By Staff Sgt. Jecca Geffre, Colorado National GuardJune 17, 2013
EL PASO COUNTY, Colo. (June 17, 2013) -- The Black Forest fire was 65 percent contained as of Monday, officials said. The 22-square-mile blaze killed at least two people and destroyed nearly 500 homes.
It was keeping at least 150 Colorado National Guard members busy, including those fathers who were away from home the one day of the year set aside to honor them.
Staff Sgt. Shane Merlihan, with the 1157th Engineer Firefighter Company, has been so concentrated on the mission that he didn't realize it was Father's Day on Sunday.
As a full-time firefighter in his civilian career, Merlihan said his family is accustomed to him being away on special days.
"My family understands it's a sacrifice I make, not only for my country, but for the state of Colorado," he said. "It's just a day. We'll celebrate it Monday, or two weeks from now, if that's when I get home. We'll make that Father's Day no matter what day it is."
Merlihan said he tries not to have his own worries on his mind while on mission. Safety for firefighters is paramount, and it's necessary to focus on the task at hand.
"No time to let your mind slip," he said.
Lt. Col. Bren Rogers, Task Force-Security commander who oversees the National Guard Reaction Force, said many fathers who are out providing security for the community, and says those in her command are honored to do their duty to help families who are suffering.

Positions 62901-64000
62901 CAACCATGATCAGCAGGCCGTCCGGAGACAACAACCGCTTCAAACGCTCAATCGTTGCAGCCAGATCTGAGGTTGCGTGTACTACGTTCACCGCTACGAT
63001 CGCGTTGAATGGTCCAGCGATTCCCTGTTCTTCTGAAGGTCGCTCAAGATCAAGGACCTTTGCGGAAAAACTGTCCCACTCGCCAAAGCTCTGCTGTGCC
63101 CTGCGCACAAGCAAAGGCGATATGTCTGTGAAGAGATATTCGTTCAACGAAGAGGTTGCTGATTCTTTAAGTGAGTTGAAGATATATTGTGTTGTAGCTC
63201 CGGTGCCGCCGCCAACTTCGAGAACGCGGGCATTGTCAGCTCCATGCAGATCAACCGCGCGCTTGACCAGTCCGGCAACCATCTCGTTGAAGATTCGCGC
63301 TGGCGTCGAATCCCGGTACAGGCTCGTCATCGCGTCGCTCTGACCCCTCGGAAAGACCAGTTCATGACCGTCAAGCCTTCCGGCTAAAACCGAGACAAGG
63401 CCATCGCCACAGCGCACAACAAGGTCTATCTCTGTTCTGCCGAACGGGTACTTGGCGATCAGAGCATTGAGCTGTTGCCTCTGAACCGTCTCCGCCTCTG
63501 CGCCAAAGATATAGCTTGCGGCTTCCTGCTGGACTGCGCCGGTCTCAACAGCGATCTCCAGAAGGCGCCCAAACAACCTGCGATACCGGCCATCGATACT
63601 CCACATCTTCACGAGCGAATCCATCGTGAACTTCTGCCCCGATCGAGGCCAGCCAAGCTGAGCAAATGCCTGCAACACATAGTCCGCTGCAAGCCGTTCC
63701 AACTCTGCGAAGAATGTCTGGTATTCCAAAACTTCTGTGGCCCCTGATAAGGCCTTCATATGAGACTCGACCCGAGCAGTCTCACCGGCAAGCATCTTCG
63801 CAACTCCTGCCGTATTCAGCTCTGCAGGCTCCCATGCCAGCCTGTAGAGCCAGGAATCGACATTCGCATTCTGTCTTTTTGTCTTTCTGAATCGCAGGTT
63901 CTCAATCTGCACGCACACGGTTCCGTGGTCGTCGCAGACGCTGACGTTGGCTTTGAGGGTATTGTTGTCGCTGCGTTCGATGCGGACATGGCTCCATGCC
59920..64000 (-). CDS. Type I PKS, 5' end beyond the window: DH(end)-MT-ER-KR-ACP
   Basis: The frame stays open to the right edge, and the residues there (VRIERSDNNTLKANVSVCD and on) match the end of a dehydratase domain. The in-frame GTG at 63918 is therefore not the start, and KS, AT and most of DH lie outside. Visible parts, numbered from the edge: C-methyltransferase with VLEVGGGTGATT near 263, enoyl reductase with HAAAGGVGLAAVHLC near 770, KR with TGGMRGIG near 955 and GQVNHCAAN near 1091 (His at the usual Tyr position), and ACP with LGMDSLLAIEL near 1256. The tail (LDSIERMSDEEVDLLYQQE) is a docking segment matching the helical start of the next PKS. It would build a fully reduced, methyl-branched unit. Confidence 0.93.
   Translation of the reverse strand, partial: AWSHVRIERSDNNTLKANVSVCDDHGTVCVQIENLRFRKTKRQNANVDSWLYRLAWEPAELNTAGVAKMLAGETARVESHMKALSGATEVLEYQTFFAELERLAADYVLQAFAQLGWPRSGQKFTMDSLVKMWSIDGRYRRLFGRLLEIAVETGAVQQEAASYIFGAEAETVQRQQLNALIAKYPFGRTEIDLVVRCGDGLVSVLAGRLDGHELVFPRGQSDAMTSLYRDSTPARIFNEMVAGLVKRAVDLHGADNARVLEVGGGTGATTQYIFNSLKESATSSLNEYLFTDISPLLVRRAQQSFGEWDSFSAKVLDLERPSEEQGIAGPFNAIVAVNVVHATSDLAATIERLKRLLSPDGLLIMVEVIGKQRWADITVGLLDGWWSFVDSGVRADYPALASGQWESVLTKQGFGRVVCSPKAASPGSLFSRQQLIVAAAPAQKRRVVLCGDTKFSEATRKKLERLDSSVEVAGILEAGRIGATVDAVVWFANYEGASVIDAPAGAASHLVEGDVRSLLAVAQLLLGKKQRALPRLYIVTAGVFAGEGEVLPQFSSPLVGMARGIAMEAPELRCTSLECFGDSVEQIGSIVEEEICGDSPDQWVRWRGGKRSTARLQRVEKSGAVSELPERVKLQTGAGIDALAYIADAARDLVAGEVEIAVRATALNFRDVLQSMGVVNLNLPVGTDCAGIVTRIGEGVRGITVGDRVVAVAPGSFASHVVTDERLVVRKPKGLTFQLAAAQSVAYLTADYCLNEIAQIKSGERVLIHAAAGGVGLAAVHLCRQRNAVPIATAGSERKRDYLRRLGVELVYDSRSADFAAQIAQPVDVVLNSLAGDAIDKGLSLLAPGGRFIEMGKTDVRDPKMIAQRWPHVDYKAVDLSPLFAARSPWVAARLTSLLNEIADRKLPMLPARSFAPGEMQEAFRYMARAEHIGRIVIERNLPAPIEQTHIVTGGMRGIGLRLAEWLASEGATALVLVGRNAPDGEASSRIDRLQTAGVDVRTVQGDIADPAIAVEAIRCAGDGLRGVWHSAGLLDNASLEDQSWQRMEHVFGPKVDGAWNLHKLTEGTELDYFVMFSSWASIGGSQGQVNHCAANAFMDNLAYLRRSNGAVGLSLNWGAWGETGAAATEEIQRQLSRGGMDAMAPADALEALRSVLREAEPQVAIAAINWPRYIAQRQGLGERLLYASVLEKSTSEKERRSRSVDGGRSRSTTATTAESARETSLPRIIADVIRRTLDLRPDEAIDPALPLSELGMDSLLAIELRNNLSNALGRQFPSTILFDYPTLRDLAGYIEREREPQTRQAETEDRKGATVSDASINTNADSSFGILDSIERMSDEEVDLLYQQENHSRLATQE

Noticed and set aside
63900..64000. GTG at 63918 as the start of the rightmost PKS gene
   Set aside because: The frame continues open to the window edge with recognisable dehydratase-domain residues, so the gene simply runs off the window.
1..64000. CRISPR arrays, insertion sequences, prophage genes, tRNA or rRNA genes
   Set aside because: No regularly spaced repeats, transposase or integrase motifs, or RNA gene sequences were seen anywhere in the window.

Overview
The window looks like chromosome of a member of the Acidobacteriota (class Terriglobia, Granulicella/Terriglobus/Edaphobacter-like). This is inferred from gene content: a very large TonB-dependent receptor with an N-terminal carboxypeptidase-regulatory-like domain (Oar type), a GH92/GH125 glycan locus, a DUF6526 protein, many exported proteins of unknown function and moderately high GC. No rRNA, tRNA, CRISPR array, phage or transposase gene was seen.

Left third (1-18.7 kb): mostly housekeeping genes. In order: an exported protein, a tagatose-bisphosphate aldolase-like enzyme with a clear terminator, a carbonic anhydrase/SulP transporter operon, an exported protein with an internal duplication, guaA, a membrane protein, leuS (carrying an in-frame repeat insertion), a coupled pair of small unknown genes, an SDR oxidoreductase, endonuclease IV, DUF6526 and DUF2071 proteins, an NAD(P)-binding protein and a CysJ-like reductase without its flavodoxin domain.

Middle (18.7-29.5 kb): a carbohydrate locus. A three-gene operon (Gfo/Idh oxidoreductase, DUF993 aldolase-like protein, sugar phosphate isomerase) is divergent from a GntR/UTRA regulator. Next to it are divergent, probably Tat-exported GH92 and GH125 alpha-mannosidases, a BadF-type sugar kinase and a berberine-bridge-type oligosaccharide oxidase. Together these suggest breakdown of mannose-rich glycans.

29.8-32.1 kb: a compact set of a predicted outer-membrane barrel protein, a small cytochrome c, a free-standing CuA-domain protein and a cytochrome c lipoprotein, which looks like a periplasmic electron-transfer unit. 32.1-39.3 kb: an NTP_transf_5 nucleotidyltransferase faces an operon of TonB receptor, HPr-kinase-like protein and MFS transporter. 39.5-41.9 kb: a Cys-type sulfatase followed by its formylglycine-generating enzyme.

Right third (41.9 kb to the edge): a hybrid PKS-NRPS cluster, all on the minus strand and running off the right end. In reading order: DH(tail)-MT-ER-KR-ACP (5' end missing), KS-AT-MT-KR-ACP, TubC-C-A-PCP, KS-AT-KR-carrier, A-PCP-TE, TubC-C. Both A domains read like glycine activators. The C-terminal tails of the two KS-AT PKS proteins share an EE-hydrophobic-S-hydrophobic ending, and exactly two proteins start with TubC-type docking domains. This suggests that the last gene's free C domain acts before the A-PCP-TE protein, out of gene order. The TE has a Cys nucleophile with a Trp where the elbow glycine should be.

"It's a higher calling," she said. "When you see the citizens who have gone through such tragedy, it's worth the sacrifice to support them."
Staff Sgt. Joseph Jarvis, 947th Engineer Company, is a red-card certified heavy-equipment mechanic working with the 1157th firefighters.
He and his team are protecting structures by "prepping," a task that involves moving anything made of wood away from the house, repositioning propane tanks, scraping back any flammable liquids, and directly attacking spot fires by hosing them down with water and digging fire breaks with hand tools.
He has three girls, ages 9 to 15. Jarvis said he applies himself to getting through the days away from them: Making sure the job is done right so people can come back and find their homes still standing.
"When it's your neighborhood, your city, and you're watching it burn, you want to help," Jarvis said.
As a Guard member who has deployed several times, he said his being gone on a mission is something they've dealt with before, but service to the community is also a big priority. And his family understands and supports him.
"You miss holidays, birthdays," he said. "We're doing what only a few people do, and take pride in it. When I see my daughters playing, I do it so they won't have to."